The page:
An upbeat mood in the US stock market last night followed losses in the bitcoin market this Friday.
The benchmark cryptocurrency dropped by as much as 5.20 percent from its intraday high of $8,826, coinciding strongly with the improving intraday sentiment in the global equity markets. At first, stocks in Asia surged while hoping for positive outcomes from the two-day meet between the US and China on the trade war. And second, UK Prime Minister and Irish taoiseach Leo Varadkar claimed that they could foresee a deal on Brexit, sending pound up by 0.1 percent.
Events on both sides of the Atlantic Ocean led investors to raise their stakes in risk-on stocks. The US benchmark S&P 500 was further looking to open Friday 0.5 higher as of the time of this writing.
Trade optimism prompted investors’ bid on China’s yuan, a national currency whose devaluation played a significant role in boosting bitcoin’s rate in the second quarter of this year. It touched its 17-day high to establish an intraday high of $0.1409.
Meanwhile, safe-haven yen and the US dollar softened as investors’ appetite for the risky assets surged – even for a short time. Gold, on the other hand, noted a 0.49 percent surge, reflecting investors were attempting to keep its foot on two boats as a full-fledged trade deal remains uncertain.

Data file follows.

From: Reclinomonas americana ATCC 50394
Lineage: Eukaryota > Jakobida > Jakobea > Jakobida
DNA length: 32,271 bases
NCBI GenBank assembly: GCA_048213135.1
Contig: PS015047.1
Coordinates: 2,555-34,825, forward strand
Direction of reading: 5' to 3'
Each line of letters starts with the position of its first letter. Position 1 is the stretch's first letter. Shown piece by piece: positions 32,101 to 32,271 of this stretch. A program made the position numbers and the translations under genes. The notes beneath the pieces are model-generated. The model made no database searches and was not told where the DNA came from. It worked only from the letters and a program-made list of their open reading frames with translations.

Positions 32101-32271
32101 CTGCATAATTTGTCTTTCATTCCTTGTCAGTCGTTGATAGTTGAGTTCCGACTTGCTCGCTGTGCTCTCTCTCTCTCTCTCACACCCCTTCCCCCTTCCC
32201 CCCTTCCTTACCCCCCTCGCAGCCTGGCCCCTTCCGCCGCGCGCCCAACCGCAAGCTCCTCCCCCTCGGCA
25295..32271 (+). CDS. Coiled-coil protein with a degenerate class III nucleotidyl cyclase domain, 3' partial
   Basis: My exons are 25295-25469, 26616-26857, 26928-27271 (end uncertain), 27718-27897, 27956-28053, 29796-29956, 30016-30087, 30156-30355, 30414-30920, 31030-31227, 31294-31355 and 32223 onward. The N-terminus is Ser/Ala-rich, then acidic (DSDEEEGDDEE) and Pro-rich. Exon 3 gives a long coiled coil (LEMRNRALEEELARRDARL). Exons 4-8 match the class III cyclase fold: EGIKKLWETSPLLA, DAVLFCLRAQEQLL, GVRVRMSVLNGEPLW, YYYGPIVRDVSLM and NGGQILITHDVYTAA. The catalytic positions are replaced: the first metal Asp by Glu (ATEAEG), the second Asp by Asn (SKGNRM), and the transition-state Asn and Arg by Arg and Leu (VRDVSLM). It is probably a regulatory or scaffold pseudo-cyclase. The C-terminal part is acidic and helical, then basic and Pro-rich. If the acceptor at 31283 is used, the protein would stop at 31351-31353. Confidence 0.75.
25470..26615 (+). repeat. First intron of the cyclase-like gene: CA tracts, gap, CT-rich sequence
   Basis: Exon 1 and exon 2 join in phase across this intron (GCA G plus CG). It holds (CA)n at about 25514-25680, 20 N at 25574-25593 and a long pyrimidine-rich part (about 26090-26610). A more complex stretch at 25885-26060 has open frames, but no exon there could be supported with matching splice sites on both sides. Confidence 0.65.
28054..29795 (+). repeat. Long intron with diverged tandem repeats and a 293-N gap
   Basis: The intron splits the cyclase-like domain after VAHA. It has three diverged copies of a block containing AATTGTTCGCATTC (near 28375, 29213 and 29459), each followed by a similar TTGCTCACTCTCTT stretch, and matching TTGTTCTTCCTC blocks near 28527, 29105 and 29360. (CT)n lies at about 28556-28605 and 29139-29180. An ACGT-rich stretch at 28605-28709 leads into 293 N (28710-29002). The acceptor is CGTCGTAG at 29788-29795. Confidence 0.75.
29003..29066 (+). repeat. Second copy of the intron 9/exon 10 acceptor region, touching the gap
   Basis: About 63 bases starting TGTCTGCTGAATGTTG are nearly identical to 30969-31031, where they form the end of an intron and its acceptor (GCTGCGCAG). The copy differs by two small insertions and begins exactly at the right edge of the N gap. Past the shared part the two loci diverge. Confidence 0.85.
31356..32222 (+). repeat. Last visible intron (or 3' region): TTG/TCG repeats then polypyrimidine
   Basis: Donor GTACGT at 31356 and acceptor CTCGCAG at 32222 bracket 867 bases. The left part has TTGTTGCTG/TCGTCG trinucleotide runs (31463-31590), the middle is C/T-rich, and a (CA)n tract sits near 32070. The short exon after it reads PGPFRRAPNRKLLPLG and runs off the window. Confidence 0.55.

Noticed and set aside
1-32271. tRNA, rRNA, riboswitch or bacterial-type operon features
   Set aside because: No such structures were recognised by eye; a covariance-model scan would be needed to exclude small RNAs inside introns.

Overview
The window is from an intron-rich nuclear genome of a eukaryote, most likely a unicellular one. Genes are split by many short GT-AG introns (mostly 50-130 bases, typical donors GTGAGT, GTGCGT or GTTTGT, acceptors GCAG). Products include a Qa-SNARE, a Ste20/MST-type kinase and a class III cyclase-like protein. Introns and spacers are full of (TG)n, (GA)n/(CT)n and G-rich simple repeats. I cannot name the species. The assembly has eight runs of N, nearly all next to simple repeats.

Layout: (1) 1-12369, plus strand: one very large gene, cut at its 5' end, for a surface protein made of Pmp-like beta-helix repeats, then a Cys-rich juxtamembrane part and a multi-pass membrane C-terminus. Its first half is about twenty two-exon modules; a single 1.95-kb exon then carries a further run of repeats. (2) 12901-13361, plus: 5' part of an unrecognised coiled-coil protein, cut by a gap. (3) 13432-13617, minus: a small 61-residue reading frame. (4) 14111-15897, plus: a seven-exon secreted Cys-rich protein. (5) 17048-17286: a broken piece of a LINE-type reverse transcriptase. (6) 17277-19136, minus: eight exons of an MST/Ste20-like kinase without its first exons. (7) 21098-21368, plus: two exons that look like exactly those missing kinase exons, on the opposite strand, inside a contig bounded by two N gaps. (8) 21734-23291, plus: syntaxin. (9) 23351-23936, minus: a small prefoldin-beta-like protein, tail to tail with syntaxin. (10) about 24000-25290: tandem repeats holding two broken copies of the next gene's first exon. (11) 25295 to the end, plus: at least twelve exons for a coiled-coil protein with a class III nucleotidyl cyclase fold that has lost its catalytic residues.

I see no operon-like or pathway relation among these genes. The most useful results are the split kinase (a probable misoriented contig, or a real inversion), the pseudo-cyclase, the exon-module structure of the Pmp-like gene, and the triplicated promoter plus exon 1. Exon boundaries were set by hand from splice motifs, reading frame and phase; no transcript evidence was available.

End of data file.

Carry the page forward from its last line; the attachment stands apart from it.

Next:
— Bloomberg (@business) October 10, 2019
Bitcoin remained an unattractive asset. Investors did not recognize the opportunities in the cryptocurrency sector, which could be due to the SEC’s latest rejection of a bitcoin-based exchange-traded fund. The US securities regulator clarified that it still sees the bitcoin market as immature, which is in the hands of price manipulators outside the US. So, it could not expose local investors to those risks, which became the centerpiece for rejecting a Bitcoin ETF.
The move left bulls disappointed, for they expected an approval to bring more institutional capital to the bitcoin market.